Usually by the second week of December, I would have several lines of Christmas cards stretching from one corner of the room to another. With every card received and displayed, I would feel just that little bit more certain
that Christmas was on its way.
This year, due to the upheaval caused by the Door Widening Project, it hasn’t been possible to hang our cards as usual so
they are piled up on the sideboard awaiting such time as the workmen have finally departed and I can begin to deck our halls with, well, Christmas cards at any rate. Moreover the Christmas tree and its decorations are still up in the loft where they will remain
until Team Baldwin arrives next week to (i) recover the tree from its summer resting place and (ii) decorate said tree to the accompaniment of any number of seasonal songs.
It has, therefore, been difficult to feel properly Christmassy - until today, when the Nomination Whist Group met for our annual Festive Gathering, with sherry, Christmas crackers, the exchange of cards and the addition of mini mince pies to our plates
of biscuits between games. Don’t worry, we made sure our friend Delia didn’t miss out on her shortbread - we wouldn’t be that cruel, especially not at Christmas.
Our crackers - £5 for twelve from the Co-op, what a bargain! - contained the usual silly jokes, a few of which I managed to guess (Example: Why wouldn’t the crab share his dinner? Because he is shellfish!) This led one of our number to accuse
me of being the author of the jokes. Not guilty, Your Honour. As well as the jokes, each cracker contained an astonishing fact, some of which were actually quite, well, astonishing. Did you know that the average person laughs ten times a day? Clearly the members
of our Nomination Whist Group are not your average persons because it was laugh a minute in our living room this afternoon.
Best of all, I was given with
what may well turn out to be my favourite Christmas present of 2017 - a spider and bug catcher, no less. A fortnight ago, when last we met, we had an interesting discussion about various methods of dealing with spiders - short, you understand, of squashing
them to death which used to be Mr B’s preferred method of Spider Removal in the Olden Days before such tasks fell to me. Not being able to bring myself to execute a Living Thing, I have generally adopted the stance of Complete Denial, in that I allow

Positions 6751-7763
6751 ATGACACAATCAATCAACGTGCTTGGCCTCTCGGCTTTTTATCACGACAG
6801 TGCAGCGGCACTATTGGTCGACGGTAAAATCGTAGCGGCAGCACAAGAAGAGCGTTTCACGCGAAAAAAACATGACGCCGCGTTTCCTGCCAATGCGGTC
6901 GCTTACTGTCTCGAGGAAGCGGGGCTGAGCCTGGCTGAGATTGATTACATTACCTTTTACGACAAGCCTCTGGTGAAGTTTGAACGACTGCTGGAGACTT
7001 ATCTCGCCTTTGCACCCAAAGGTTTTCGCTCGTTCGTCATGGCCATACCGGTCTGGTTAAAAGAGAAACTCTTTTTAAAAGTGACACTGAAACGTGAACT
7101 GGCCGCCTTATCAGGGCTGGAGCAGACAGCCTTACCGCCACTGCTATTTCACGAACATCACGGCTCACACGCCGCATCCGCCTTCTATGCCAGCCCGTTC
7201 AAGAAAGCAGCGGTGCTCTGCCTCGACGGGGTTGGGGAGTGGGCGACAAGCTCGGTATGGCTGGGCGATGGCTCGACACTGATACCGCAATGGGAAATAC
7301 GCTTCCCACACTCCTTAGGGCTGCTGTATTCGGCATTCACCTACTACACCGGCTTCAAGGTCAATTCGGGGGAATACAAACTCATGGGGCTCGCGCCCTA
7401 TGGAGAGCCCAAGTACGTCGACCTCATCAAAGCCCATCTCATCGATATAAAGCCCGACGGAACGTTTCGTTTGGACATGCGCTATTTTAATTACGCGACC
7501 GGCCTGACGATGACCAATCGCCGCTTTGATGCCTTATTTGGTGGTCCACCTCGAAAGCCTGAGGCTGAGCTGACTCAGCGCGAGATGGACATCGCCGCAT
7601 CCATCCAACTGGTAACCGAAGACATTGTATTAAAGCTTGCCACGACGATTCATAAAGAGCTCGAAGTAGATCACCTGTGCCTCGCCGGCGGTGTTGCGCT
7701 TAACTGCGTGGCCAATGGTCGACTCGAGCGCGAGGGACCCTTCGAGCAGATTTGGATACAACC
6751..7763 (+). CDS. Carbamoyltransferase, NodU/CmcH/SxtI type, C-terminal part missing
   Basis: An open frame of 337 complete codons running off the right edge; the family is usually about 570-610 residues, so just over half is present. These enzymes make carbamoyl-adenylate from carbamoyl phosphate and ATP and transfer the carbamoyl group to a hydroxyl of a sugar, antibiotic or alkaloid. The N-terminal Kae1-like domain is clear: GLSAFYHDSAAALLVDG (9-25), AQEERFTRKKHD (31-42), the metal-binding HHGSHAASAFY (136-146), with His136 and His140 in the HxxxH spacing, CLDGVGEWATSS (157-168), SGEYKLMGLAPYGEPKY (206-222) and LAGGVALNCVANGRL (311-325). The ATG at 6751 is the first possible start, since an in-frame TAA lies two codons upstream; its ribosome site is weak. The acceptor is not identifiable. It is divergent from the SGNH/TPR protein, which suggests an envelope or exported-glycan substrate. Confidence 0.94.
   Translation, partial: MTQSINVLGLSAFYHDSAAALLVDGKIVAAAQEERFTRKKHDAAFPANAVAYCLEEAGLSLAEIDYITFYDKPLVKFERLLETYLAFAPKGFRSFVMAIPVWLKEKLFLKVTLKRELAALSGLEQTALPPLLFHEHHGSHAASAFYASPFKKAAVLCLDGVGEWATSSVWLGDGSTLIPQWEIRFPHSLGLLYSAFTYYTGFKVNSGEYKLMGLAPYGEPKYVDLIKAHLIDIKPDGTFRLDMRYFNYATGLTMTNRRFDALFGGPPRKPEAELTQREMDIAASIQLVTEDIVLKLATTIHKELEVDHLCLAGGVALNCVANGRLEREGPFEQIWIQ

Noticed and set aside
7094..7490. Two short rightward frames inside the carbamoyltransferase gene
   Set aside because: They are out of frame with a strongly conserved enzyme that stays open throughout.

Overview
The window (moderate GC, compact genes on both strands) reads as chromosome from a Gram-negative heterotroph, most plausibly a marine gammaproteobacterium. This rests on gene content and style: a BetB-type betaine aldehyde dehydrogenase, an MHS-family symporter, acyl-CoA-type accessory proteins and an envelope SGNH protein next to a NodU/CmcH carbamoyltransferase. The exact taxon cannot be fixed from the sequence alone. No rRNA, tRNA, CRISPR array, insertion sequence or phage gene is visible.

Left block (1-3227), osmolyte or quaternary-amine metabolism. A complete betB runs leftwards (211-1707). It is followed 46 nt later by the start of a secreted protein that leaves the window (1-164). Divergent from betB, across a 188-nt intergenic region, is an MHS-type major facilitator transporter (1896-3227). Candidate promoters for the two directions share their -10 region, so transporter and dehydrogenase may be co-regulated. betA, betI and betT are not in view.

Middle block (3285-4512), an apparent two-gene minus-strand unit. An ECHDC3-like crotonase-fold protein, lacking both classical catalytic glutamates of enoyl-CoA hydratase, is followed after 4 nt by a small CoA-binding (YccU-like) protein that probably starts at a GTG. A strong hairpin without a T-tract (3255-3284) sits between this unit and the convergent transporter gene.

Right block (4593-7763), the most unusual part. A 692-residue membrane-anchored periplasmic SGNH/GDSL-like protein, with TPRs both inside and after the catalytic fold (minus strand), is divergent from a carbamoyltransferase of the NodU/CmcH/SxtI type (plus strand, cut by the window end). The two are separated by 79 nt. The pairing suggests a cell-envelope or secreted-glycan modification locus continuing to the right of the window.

my eight-legged visitors to roam at will and pretend I haven’t seen them. Indeed, there was one night - I kid you not - when I discovered a large creepy one squatting on the wall above my bed and, rather than deal with it, I actually turned out the light
and went to sleep. Maybe, after all, I would fare well in the Celebrity Jungle. Always supposing I was a celebrity, that is.
My spider and bug catcher was
a present from Margaret and Ted - and it was Ted who proceeded to demonstrate how to use it. There weren’t any spiders or bugs around at the time, so we had to use our imaginations which was fine by me because my imagination is Finely Tuned to creepy
How can I describe my spider catcher? I wish I could draw you a picture. Imagine a plastic bowl with a sliding lid on a short pole - you place
the bowl over the spider / bug / creepy crawly and then slowly slide the lid across, thus capturing the creature within. Ted warned me to slide the lid across very, very slowly to avoid catching and amputating some or all of the spider’s legs. Shuddering,
I promised to be careful. Any spider might prefer Mr B’s summary execution to such Torture by Sliding Lid.
Once captured, I am told, I need to transport
the prisoner to a place at least a quarter of a mile away from my home if it is not to crawl straight back into the house again. I imagine myself trotting along the road, holding the spider catcher aloft on its pole, like an Olympic torch bearer. But with
a spider in place of a flame, don’t you know.
Christmas crackers, silly jokes, and a Present Like No Other. It’s beginning to feel a bit like Christmas.